Vuggy quartz alteration, occurring as irregular funnel and tabular shaped bodies, is made up of microcrystalline anhedral quartz grains, disseminated pyrite, barite, rutile, covellite, bornite, and chalcocite (Longo 2020) and traces of sphalerite (Isaac Corral 2016). At depth, vuggy quartz contains disseminated pyrite, enargite, chalcopyrite, and tennantite (Isaac Corral 2016). The vuggy texture results from acid leaching of once present hornblende and plagioclase. Oxidation of sulfides resulted in formation of gossanous and intensely iron oxide pigmented exposures at surface. Vuggy quartz alteration zones are contained within an irregular halo of advanced argillic alterationdefined by silicification accompanied by the presence of alunite and/or dickite, pyrophyllite, barite, illite, and diaspore. The advanced argillic alteration assemblage observed at Cerro Quema is typical of high sulfidation epithermal deposits.

Epithermal high sulfidation gold mineralization is hosted predominantly by silicified and leached zones found within broader zones of advanced argillic alteration. Advanced argillic and argillic alteration zones host lesser amounts of gold mineralization.

Complete oxidation is observed in the uppermost portions of both the La Pava and QuemaQuemita mineralized zones.

At Quema-Quemita, complete oxidation forms an irregular zone mimicking topography and extends to depths of as much as 100m below the present topographic surface. Nearly the entirety of the vuggy silica altered zone is oxidized, and in places the oxide boundary forms a downward prominence following the shape of the vuggy silica zone, apparently as a function of increased downwardpercolation of meteoric waters within the highly permeable vuggy silica zones. The contact with underlying non-oxidized rock is generally sharp. At Quema-Quemita, the oxidation boundary often corresponds with the limit of vuggy silica or argillic alteration.

At La Pava the oxidation zone mimics topography but is more irregular than that of QuemaQuemita, and pods of oxidized material within unoxidized material, and vice versa, are more common. At La Pava oxidation extends to maximum depths of 150m below surface but is typically less than 100m. In contrast to Quema-Quemita, at La Pava, significant volumes of the vuggy silica alteration zone are not oxidized and the oxidation boundary does not closely follow the alteration zones.

At Caballito, the mineralized zone lies almost entirely beneath the oxide zone and Caballito comprises sulfide mineralization.

The mineralization at Cerro Quema is hosted by a submarine dacite dome complex developed during the period ~65 to 75 Ma during a subduction related magmatic event (Longo 2020). Hydrothermal mineralizing fluids associated with a younger magmatic event estimated at ~55 to 49 Ma (Isaac Corral 2016) mineralogically altered the dacitic rocks, creating advanced argillic mineral assemblages an leached silicified rock (vuggy silica). Multiple hydrothermal plumes related to the magmatic event were localized at structural intersections and affected the rocks, resulting in Au and Cu-A deposition, dominantly in vuggy silica rock and hydrothermal breccias, forming irregular tabular mineralized zones. Meteoric oxidation and supergene leaching resulted in Cu depletion and Au enrichment in the oxidized vuggy silica bodies. An oxidation zone defined by complete destruction of sulfide minerals, extends to depths of as much as 150m below surface, resulting in oxidized gold deposits at La Pava and Quema-Quemita, and at La Pava, supergene Cu concentrations developed below the oxide gold zone. At both La Pava and Quema-Quemita, unoxidized primary sulfide mineralization with variable amounts of Au and Cu are present, but do not form any of the Mineral Resources or Reserves.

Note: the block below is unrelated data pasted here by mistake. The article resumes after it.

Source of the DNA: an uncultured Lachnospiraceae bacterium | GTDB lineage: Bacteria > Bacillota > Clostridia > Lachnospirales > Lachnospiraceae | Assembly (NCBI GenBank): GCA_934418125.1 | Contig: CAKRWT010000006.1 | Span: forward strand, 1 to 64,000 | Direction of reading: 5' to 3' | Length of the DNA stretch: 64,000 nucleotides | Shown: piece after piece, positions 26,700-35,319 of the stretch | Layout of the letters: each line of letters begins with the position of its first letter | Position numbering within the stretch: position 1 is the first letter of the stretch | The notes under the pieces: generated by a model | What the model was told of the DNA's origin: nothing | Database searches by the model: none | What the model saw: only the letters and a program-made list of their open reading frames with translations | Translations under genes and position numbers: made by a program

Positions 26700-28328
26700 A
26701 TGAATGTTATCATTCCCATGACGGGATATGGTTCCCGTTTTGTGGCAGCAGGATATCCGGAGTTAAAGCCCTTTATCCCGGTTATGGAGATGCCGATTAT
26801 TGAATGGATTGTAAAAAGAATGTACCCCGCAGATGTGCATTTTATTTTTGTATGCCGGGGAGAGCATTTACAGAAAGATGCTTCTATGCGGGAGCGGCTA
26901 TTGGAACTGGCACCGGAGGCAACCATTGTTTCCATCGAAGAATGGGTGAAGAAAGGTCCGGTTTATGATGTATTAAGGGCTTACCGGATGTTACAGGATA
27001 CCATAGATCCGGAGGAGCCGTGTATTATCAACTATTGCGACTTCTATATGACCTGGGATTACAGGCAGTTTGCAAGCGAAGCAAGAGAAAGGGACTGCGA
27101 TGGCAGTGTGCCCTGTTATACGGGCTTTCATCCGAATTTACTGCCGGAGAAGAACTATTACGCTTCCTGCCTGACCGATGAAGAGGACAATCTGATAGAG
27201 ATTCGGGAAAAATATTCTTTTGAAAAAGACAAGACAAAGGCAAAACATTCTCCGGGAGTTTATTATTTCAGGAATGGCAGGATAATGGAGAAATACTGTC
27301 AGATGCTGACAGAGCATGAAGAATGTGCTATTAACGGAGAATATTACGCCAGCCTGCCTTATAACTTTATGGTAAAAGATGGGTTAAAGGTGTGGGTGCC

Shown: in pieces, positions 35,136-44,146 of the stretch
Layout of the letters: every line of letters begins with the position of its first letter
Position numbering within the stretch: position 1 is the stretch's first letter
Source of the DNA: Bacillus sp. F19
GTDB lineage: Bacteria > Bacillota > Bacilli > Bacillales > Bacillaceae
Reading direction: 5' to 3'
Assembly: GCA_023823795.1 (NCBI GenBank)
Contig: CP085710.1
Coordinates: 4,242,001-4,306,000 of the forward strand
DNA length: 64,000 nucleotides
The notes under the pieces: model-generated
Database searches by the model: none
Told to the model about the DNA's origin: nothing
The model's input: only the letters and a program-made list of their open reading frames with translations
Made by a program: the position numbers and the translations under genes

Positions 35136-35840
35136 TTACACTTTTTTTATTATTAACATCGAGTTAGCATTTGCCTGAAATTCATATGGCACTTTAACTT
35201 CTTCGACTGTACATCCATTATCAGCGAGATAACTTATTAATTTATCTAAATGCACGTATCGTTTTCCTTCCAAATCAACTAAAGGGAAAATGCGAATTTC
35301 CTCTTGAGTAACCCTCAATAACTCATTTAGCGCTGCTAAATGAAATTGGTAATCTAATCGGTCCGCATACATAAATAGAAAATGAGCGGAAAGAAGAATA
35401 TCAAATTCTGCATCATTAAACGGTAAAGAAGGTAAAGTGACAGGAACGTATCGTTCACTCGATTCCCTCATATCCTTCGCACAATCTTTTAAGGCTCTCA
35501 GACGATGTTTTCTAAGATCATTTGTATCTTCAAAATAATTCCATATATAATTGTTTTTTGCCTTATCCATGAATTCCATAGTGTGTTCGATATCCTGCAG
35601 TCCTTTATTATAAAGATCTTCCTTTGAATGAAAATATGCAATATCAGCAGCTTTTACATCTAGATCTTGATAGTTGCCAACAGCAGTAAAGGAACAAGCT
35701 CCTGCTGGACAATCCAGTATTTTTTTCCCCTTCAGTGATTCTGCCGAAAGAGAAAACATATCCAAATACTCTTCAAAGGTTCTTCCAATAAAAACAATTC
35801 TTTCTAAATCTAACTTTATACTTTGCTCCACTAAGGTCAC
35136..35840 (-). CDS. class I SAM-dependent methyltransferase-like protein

The La Pava gold deposit is hosted in dacitic dome rocks of the Rio Quema Formation, comprising dacitic porphyritic intrusive rocks and extrusive rocks that include dacitic lavas, hyaloclastic carapace breccias, dacitic tuffs and dacitic volcaniclastic sedimentary strata.

The Quema-Quemita gold deposit is analogous to the La Pava deposit, and may be a structurally offset portion of the same (Longo, Cerro Quema update June 29, 2018, private report prepared for Orla Mining Ltd 2018).



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CommodityProductUnitsAvg. AnnualLOM
Gold Payable metal oz 488,308
Gold Metal in doré oz 81,000488,675
Silver Payable metal oz 390,940
Silver Metal in doré oz 66,000398,918
Gold Equivalent Payable metal oz 493,195
Gold Equivalent Metal in doré oz 493,661

Operational metrics

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* According to 2022 study.

Production Costs

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* According to 2022 study / presentation.
** Net of By-Product.

Operating Costs

OP mining costs ($/t mined) USD 2.15 *  
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* According to 2022 study.

Project Costs

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Processing OpEx $M USD 96.5
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G&A costs $M USD 52.1
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Mine Management